“It was two-point-FIVE billion dollars, dad, not just two billion,” said my 10 year-old son, correcting my gaff in a non-too-pleased tone of voice. “I really hope Microsoft doesn’t mess it up.”
Indeed. Such is the hope of over 100 million other Minecraft players around the world, players that have been collaborating, building and investing their own time and toil into creating a grassroots ecosystem of experiences. You may have seen a few 8-bit diamond swords and torches come to your door this past Halloween. LEGOS sets are already appearing on store shelves. Even my own “resident expert” watches more videos about Minecraft on YouTube than he does playing the actual game. This is a transmedia story that is quickly unfolding at the speed of the internet. While Microsoft has purchased a sizable and highly engaged user base, it now solely owns the merchandising and licensing rights for the entire property.
By the way, it won’t take long for Minecraft to truly hit the mainstream: Warner Bros., who enjoyed a great deal of success with The LEGO Movie, purchased the movie rights for the film back in February of 2014.
While the concept of transmedia storytelling seems to be romantically new and shiny — as a moniker, it’s ready-built for the digital age — the concept itself is simple. It’s all about great stories with engaging characters that surprise, delight, and launch imaginations. It’s all about the story the franchise wants to tell while providing an opportunity for the stories that kids want to ascribe to it as well, a participatory and open universe of discovery and self-identity. That may be a tall order for the established giants in the toy industry, but it’s not an impossible task. In fact, it’s an incredible opportunity.
Technology has also become a great democratizing force for independent artists and storytellers. The time has never been better for a small startup or indie studio to stand shoulder-to-shoulder with the toy titans of the past as they all race toward the future of children’s entertainment. As a startup kid’s entertainment development company located in Kansas City, the place where Walt Disney famously failed before he propelled himself to success in Southern California, we’ve already witnessed this phenomenon firsthand.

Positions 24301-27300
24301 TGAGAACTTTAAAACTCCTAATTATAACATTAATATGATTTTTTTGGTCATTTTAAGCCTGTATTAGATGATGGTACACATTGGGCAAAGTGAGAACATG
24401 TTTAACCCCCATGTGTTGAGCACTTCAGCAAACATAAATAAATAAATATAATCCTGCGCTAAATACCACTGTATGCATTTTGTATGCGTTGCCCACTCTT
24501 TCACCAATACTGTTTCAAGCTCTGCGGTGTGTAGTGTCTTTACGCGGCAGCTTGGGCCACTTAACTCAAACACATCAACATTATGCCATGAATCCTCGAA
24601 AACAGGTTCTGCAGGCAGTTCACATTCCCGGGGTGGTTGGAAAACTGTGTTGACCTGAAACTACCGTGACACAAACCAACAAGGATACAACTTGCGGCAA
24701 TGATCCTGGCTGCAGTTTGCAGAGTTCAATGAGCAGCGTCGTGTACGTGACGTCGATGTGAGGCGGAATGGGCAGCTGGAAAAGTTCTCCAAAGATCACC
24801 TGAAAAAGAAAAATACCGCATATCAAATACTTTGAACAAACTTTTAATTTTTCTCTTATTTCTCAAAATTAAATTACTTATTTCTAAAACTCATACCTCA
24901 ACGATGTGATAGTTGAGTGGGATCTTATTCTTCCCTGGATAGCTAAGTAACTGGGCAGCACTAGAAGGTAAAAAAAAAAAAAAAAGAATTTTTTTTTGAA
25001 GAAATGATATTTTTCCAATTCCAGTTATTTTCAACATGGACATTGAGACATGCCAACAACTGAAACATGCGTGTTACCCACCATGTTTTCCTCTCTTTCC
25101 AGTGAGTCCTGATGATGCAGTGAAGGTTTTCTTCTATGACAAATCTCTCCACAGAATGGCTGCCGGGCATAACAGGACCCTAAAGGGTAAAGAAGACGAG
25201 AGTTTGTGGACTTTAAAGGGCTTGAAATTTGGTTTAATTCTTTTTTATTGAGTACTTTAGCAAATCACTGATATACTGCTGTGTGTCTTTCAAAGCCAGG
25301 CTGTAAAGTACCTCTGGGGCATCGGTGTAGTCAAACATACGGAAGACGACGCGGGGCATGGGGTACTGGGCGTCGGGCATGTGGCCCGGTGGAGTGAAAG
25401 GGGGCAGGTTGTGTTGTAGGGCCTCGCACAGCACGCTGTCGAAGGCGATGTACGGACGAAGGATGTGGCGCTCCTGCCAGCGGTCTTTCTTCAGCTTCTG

Our own flagship property, Kung Fu Robot, an interactive comic book/game app for the iPad, has in 18 months reached a global audience of nearly 250,000 readers. We’re hoping to channel this initial success into a new slew of assets that will further enable us to develop a transmedia story, including 2D animation tests for cartoons and digital shorts, 3D models that can translate to toys and perhaps printable figures, and a host of other ideas that continue to percolate.
Interestingly enough, the foundational elements of Kung Fu Robot were born 11 years ago. Its creator, author/illustrator Jason Bays, pursued traditional publishing avenues for many years and nearly achieved that goal before the clacking of profit/loss calculations led to cold feet on the part of his potential partners. Today, our unconventional approach and initial success appears to be cut from the same cloth as those who are also finding new and exciting ways to navigate this brave new world of children’s entertainment.
So, while the industry has taken a turn towards a chaotic transition, thanks to a long-overdue tussle with technology, there are clear paths toward a natural and sustainable outcome.
And kids these days? They’re going to be just fine.